Examining Insurer-Owned Shops in the UK - BodyShop Business

Examining Insurer-Owned Shops in the UK

Although the phenomenon of insurers owning repair shops is still in its infancy in the States, it's well-established in the United Kingdom - giving you the rare opportunity to see what could be your future.

There’s been much debate in the collision repair industry as a whole and considerable disquiet amongst U.S. body repairers regarding insurance ownership of collision repair shops. In an industry that (on both sides of Atlantic) is struggling for profitability, will the entrance of insurers, with their management skills and financial muscle, create a new breed of supershop, driving down prices and forcing traditional repairers out of business?

The phenomenon of insurer-owned collision repair shops is still in its infancy in the States but is well-established in the UK. For this reason, BodyShop Business editor Georgina Carson asked me (Chris Mann) as an “expert” on the UK body repair industry and close observer of the international scene for my views on this trend and thoughts as to what the U.S. body repair market can expect, based on what’s happened in the UK.

First of all, we have to ask our-selves why insurance companies would want to get involved in body repairs as principals rather than as customers. The simple answer is to save costs – but there are many elements to this and a multiplicity of drivers for insurers, including repair capacity, process control, customer service, economies of scale and leveraging discounts, as well as, I believe, good old-fashioned arrogance. Insurance companies on both sides of the Atlantic – with their glass and chrome offices, IT systems and sophisticated management structures – look at the body repair industry and see an inefficient, unstructured cottage industry lacking management skills and largely driven by independent entrepreneurs who have, more often than not, risen from the shop floor without the benefit of a college degree.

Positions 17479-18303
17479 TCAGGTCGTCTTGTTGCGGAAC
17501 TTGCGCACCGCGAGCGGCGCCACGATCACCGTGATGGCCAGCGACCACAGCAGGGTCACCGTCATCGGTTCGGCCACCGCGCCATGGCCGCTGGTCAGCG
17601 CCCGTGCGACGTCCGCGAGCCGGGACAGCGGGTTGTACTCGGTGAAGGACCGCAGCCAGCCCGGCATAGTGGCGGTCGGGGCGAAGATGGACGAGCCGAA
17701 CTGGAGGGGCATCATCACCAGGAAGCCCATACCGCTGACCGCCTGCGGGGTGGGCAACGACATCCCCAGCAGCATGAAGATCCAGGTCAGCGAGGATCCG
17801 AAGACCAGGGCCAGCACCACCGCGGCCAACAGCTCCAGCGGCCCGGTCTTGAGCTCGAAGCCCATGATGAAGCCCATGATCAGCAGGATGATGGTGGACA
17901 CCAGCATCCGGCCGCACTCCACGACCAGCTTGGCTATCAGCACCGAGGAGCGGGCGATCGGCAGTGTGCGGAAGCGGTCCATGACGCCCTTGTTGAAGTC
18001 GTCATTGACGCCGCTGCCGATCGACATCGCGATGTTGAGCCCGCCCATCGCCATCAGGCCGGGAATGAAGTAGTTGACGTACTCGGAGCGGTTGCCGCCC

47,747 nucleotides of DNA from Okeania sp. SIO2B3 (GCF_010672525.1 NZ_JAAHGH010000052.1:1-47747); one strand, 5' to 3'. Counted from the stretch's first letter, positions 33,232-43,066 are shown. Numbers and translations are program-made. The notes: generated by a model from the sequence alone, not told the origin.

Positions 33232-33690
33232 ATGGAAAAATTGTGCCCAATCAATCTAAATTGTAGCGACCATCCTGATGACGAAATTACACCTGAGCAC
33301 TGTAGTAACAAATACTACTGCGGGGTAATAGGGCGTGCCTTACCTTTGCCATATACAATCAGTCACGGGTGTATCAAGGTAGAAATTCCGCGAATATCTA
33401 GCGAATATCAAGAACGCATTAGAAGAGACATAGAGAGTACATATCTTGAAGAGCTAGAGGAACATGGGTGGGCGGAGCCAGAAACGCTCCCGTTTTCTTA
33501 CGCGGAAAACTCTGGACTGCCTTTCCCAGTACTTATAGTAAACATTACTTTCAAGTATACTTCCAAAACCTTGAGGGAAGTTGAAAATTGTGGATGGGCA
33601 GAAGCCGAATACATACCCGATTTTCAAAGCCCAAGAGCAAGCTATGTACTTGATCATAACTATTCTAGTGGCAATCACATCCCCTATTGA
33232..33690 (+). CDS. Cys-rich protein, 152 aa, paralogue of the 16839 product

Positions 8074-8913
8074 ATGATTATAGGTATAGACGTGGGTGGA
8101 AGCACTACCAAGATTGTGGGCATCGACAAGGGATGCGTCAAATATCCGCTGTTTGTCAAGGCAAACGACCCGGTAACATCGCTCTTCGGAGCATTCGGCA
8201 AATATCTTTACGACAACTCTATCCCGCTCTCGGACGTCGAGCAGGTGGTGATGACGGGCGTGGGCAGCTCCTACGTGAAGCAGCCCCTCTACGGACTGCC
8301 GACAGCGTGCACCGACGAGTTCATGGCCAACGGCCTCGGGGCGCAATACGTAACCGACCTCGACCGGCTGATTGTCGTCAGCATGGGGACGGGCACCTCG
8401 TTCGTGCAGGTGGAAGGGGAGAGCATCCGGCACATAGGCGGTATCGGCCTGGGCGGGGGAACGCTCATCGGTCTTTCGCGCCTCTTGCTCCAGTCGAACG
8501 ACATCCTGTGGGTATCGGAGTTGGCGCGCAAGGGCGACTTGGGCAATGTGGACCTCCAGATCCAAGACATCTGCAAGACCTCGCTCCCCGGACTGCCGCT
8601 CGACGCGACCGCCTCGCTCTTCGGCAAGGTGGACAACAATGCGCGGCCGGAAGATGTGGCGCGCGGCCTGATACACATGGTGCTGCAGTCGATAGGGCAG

At the same time, these insurers are coming under increasing pressure to reduce costs. I don’t know how profitable, or otherwise, insurers are in the States, but I do know that UK and European insurance companies have taken a major battering in recent years. Remember, insurers are geared to make a large proportion of their profits not from underwriting margins, but from the income derived from investing their premium income. This is fine when the world stock markets are rising and not too much of a problem when some markets – e.g. the USA and Europe – are doing well and others such as Japan and South East Asia are struggling, as was the case until relatively recently.

Pre-9/11, Western stock markets were already beginning to show signs of faltering, and the uncertainty generated by the attack on the Twin Towers, the possibility of other unprecedented terrorist acts and the increasing volatility in the Middle East have combined to drag all of the world’s stock markets down dramatically, with catastrophic results for both the profitability and asset base of the world’s insurers.

It cannot be said, though, that this was the primary driver for motor insurers looking to the repair sector as a potential area of cost savings. This had started long before with the insurers’ belief that if only proper management structures and big business practices could be brought to the body repair industry, then massive savings could be had. I have to say that this is, at best, a naive analysis of the collision repair sector, but this hasn’t prevented insurance companies from believing that they possessed the “magic bullet” that would guarantee them repair capacity, improve customer service levels and dramatically reduce costs.

Analyzing the UK Market
So what can the United States learn from the experience of the UK market, where several leading motor insurers including Direct Line, Royal & Sun Alliance, Churchill and Norwich Union (CGNU) have a direct involvement in body shop operations? Firstly, we must look at the differences and similarities between the two markets.